Hemingway, maybe Bozeman’s favorite rapper, keeps a recording studio that is a simple affair. Located in one room of the house he shares with a DJ and three other rappers, the studio has four guitars stacked in a corner, one microphone hanging from the ceiling, one Wu Tang Clan poster on the wall next to another advertising a performance of Brahms Symphony No. 1 and soundproofing squares are stapled to the wall. A small desk sits in front of six crates of records, supporting the low-tech heart of the studio: a keyboard, a turntable, two speakers and, of course, a computer.
In a few weeks the 27 year old rapper will open an ASMSU-sponsored concert for headliner Watsky, but at the moment he’s working on his next project — a self-produced EP. He already has eight songs finalized for the project, he says, and hopes to have the rest finished and ready to release by the end of June.
“All of my projects have a loose concept, at least a feeling,” Hemingway said, his tall, thin frame covered in head-to-toe black and folded into a computer chair. His first release, “Homegrown,” gave listeners the feeling of a house party. With laid back beats and an audible audience, it was easy to imagine the album being recorded after midnight at the right kind of get-together, where friends passed the mic back and forth between sips. His second project, “Addiction,” was more personal: “It was really about looking at myself in a mirror,” he said.
The next project, “Prismatic,” will look at how his life has changed since he started rapping, and his now-everyday experiences. “I got to rap with Bone Thugs-N-Harmony, and I’ve stayed up all night freestyling backstage with Zion I,” he said, flabbergasted. “I never thought I’d get this far.”
Hemingway moved to Bozeman six years ago to pursue competitive snowboarding after growing up around Vermont and upstate New York. He visited, planning on staying for a winter season and sleeping on a friend’s couch, but ended up canceling first one plane ticket home, then another … and soon he found himself a Bozeman resident.
He got a job at Subway and started saving, putting away money to set up his studio, teaching himself how to produce music by watching YouTube videos. “Hanging out with friends, they’d push me to freestyle, and after a bit I got better,” Hemingway said. “After I’d spit something hot, they’d say ‘Yo, you should have recorded that,’ and that’s how I got started.”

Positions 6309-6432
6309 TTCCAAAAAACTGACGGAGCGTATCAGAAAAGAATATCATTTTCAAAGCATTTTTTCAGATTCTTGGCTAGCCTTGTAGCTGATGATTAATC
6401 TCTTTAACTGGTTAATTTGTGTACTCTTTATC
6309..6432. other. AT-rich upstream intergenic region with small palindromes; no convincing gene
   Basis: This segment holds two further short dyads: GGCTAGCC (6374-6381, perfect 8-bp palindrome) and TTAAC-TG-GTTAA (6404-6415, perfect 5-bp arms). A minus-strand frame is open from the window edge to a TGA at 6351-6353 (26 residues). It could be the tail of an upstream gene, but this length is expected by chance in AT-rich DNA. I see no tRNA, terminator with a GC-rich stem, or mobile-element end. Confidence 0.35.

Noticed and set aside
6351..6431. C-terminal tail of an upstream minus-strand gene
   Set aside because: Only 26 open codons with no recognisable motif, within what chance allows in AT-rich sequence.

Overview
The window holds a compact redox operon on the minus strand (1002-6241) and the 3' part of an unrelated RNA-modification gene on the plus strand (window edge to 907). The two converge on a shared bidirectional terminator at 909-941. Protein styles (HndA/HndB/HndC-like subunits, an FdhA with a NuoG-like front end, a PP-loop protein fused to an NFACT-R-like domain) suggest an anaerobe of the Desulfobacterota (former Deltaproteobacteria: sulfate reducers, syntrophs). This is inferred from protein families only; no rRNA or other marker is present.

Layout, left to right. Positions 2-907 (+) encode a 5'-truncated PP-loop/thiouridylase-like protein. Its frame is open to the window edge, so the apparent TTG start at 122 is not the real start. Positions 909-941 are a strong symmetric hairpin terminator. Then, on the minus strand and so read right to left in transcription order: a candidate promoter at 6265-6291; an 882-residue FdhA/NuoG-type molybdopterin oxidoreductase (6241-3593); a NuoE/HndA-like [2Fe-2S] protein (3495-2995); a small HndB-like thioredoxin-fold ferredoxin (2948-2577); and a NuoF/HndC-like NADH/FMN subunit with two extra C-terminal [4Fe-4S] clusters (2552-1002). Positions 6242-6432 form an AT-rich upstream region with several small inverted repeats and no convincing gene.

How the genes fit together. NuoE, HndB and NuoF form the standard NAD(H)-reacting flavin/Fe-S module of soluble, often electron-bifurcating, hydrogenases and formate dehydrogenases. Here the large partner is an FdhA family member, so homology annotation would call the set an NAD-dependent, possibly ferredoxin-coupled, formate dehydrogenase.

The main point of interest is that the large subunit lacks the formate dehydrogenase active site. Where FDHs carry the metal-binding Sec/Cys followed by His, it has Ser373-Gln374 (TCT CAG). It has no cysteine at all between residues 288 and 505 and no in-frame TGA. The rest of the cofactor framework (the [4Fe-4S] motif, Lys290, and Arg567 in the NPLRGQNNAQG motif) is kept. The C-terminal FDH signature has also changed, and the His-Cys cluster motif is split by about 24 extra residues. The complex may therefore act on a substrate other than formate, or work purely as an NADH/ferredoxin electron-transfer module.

While Hemingway hopes to continue to reach ever-larger audiences he is more focused on growing a local, grassroots following than attracting the attention of a major label. “I never really had aspirations to be really famous; to be the next Drake,” he said. “I kind of have a bipolar side to me … I’ve always been a jokester and someone people look to to be entertained.” But off the stage, Hemingway enjoys his privacy. “You have to keep a part of yourself,” he said, adding that he sees using social media to promote his music as a “necessary evil of being a musician.”
Despite his best efforts, however, Hemingway finds himself on the rise. The “Homegrown” release party filled The Zebra to capacity, he played to 600 at a recent Billings show and he has shared stages with an impressive list of hip-hop mentionables, from BTNH to Mobb Deep to (next Saturday) Watsky.
“When I started, I just wanted to wake up and do nothing but music … and people said ‘that’s what everyone wants to do. It’s not gonna happen in Montana.’ But now, it’s been six months since I had a “real job” and I’ve been supporting myself with shows and production.”
With a new album and another high profile show on the way, Hemingway will find it ever harder to keep a part of himself as his fan base continues to grow, expanded by a versatile flow, diverse production and a refreshing sense of authenticity.
Hemingway, Watsky and Tucash will perform at Faultline North in an ASMSU-sponsored show on Saturday, April 30 at 8 p.m.
Hemingway’s music is available for free at hemingwaymusic.bandcamp.com or soundcloud.com/hemingway-music.